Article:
It would be good if you could take a counter step in the same direction, carrying out a similar reduction of your permanent troops in Europe. Here we do not insist on the principle of a precise correlation of our moves in time, nor do we insist that both sides apply the same quantitative measures-on a “soldier for soldier” formula. If we follow a policy of mutual example in this case, it will be possible to reach a number of flexible decisions.5

In your message you mention the US proposals submitted at the Geneva conference on disarmament. I am acquainted with these proposals, just as you yourself are of course acquainted with ours. I do not think there is any need at present to enter into details, but if it is a question of the whole gamut of disarmament proposals, then we surely have before us an unlimited field for serious work on the finding of ways to achieve agreements. The Soviet Government has made, and is making, considerable efforts to plow this field and to grow a good crop on it. However, to be perfectly frank, we do not have the feeling that the other party is acting along the same lines. The fact is that there has not yet been any progress in the Geneva negotiations, and the state of the disarmament problem naturally leaves us with a strong feeling of disappointment.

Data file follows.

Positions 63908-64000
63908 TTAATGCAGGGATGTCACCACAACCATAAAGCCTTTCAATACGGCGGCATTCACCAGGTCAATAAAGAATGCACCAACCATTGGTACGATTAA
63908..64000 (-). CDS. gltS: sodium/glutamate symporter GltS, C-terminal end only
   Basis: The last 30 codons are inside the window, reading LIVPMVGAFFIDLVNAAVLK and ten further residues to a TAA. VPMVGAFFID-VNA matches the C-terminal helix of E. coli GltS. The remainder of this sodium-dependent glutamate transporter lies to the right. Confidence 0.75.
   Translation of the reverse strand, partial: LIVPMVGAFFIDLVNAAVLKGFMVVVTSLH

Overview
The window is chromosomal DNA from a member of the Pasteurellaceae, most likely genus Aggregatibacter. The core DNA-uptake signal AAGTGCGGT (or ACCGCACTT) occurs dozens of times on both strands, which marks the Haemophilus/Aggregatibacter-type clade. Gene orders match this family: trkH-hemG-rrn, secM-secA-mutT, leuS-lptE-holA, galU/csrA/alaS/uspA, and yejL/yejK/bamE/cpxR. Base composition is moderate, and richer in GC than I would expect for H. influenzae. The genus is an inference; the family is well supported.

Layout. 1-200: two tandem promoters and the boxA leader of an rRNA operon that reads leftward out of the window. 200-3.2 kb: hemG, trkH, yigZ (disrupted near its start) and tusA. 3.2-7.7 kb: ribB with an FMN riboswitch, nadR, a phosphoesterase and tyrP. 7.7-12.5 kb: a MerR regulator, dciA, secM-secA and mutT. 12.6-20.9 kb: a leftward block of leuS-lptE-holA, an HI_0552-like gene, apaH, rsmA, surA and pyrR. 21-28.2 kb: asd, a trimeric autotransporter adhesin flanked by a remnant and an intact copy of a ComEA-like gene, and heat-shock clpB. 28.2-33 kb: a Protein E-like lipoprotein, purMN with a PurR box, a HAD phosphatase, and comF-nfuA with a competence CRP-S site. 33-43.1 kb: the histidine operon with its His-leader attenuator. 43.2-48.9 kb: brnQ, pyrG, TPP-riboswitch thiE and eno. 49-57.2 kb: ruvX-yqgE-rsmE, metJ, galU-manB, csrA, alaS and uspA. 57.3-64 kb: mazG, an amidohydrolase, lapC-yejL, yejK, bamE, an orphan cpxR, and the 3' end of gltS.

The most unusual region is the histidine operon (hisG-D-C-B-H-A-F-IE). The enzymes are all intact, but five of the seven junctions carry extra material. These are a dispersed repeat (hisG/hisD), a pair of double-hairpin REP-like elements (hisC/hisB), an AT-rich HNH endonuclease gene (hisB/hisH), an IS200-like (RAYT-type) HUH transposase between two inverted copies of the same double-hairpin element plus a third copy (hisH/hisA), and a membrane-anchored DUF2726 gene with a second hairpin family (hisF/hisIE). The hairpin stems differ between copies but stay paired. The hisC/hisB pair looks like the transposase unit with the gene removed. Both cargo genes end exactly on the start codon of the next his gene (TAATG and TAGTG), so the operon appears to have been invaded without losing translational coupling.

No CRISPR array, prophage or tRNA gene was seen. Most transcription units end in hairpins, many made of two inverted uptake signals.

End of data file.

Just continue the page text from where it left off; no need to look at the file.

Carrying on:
Now you are in favor of our representatives, who are dealing with disarmament problems, being instructed to make a really persistent effort to reach agreement in this important area. Why not? Let them work a little longer, and a little harder; we have to explore every possibility to the end, that is my feeling. We shall give our representative in the Committee of 18 the necessary instructions. And to increase the chances of success, to ensure that the disarmament negotiations do not sink [Page 88] again into routine, let us both follow the work of our representatives more closely; let us prod them a little if that is needed. As you will obviously remember, as early as 1962, before the beginning of the work of the Committee of 18, the heads of states and the member-governments of the Committee agreed to take a personal interest in the course of the negotiations. That was a sensible decision.